Heroin: A Hundred-Year Habit

Ian Scott traces the hundred-year history of heroin, from cough medicine to underworld narcotic. 

Bayer's pre-war heroin bottle, originally containing 5 grams of Heroin substance.
Bayer's pre-war heroin bottle, originally containing 5 grams of Heroin substance.

In 1898 a German chemical company launched a new medicine called ‘Heroin’. A hundred years later, this drug is flooding illegally into Britain in record amounts. The latest Home Office figures show a 40 per cent increase in police seizures of heroin. The National Criminal Intelligence Service believes that up to 80 per cent of the heroin currently entering Britain is controlled by Turkish organised criminals based in London and the South-East. How, then, did nineteenth-century science come to bequeath this notorious drug of abuse to twentieth-century crime?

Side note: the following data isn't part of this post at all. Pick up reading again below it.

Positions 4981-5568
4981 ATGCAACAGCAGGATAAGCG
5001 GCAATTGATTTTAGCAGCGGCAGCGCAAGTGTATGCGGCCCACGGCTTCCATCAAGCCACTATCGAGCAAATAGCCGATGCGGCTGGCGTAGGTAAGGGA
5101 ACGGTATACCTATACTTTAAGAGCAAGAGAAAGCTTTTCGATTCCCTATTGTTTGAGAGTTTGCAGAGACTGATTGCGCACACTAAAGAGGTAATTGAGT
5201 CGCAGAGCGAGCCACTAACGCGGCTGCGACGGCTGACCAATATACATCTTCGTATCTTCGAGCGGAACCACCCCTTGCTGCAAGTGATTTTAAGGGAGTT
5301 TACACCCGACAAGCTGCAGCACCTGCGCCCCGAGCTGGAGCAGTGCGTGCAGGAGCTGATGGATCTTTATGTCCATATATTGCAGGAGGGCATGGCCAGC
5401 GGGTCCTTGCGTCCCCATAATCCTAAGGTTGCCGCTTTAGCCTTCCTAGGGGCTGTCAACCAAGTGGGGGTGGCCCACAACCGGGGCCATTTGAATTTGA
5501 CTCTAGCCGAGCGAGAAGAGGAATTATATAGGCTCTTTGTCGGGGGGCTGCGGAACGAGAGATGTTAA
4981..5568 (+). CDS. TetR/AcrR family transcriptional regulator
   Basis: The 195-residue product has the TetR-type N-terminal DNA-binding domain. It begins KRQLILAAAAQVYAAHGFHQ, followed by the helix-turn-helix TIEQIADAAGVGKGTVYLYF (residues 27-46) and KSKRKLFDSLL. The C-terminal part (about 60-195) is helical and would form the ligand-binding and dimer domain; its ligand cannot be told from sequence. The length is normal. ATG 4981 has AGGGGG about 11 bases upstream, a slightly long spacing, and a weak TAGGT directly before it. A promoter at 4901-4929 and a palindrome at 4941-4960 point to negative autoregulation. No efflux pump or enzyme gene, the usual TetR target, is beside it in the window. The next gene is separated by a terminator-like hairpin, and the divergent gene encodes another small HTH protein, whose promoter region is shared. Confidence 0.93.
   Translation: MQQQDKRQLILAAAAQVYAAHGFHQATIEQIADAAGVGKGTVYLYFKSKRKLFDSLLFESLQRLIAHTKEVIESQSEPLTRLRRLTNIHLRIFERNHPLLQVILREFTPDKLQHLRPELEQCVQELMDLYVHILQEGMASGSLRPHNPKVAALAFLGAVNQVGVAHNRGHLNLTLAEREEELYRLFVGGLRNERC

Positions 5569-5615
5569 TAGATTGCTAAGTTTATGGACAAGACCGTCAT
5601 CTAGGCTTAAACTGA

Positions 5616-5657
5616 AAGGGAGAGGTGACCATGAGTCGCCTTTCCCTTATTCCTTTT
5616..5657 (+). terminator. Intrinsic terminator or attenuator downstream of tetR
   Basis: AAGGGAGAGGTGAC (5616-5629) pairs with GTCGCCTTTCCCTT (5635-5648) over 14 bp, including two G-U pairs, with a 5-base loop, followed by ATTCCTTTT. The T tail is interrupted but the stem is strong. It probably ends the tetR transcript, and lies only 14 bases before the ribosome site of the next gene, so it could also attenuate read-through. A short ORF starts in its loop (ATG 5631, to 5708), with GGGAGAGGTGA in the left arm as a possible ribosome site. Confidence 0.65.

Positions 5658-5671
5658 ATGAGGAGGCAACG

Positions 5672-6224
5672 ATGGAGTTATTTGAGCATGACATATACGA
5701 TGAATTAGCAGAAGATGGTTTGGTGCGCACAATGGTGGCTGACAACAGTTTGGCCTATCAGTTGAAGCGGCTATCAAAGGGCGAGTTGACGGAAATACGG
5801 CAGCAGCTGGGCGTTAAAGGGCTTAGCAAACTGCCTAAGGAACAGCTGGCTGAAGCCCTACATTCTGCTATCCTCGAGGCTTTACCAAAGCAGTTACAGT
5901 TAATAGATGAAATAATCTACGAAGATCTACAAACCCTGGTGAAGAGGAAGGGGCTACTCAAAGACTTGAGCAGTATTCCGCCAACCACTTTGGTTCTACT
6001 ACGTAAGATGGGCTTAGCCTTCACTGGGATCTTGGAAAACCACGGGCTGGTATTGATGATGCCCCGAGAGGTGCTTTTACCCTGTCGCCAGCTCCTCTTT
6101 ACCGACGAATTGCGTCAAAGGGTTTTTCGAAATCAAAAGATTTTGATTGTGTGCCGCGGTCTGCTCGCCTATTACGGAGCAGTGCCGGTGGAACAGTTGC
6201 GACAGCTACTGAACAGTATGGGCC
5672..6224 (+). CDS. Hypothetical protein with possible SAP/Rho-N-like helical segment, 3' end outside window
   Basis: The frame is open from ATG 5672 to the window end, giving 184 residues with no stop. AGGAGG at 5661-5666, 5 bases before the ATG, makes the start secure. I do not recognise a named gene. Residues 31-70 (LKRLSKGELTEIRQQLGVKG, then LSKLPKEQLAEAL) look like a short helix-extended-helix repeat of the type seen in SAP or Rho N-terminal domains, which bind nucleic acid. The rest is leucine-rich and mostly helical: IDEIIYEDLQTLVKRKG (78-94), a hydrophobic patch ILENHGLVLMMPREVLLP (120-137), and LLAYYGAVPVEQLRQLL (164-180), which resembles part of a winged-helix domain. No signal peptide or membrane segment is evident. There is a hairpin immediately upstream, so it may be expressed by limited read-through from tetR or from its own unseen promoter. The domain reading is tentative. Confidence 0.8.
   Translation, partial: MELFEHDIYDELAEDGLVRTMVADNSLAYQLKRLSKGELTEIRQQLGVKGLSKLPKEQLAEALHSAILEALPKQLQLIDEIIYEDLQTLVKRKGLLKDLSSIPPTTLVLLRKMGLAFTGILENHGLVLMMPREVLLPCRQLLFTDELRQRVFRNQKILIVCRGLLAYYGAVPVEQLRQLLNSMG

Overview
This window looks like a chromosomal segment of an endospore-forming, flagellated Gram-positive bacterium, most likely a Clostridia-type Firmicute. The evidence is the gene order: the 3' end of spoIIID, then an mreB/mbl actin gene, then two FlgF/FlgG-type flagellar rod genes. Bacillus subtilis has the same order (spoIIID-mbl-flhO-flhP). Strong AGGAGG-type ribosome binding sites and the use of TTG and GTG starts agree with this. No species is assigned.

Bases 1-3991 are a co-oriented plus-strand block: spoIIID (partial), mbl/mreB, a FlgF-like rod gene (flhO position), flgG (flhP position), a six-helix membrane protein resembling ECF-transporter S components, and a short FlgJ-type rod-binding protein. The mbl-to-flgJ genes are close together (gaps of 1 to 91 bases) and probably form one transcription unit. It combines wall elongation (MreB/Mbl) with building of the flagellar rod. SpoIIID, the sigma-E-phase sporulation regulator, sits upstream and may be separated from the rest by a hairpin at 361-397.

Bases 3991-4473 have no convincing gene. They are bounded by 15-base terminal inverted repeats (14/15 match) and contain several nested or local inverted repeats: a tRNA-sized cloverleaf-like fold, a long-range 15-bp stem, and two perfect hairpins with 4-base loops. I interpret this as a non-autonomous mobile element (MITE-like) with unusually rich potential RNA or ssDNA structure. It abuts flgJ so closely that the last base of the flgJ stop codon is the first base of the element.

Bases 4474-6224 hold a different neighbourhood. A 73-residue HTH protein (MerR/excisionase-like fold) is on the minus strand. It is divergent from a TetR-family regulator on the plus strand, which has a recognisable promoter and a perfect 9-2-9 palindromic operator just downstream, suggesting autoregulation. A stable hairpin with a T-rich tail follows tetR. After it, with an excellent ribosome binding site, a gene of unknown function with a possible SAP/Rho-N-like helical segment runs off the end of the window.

In 1863, a dynamic German merchant called Friedrich Bayer (1825-76) set up a factory in Elberfeld to exploit new chemical procedures for making colourful dyes from coal-tar. German coal-tar dye manufacture expanded rapidly, surpassing English or French production six-fold by the mid-1870s. In the mid-1880s, however, price conventions and raw material availability deteriorated in the German dye industry, so the Bayer company invested in scientific research to diversify its product range. In 1888, a new substance synthesised by Bayer chemists became the company’s first commercial medicine.

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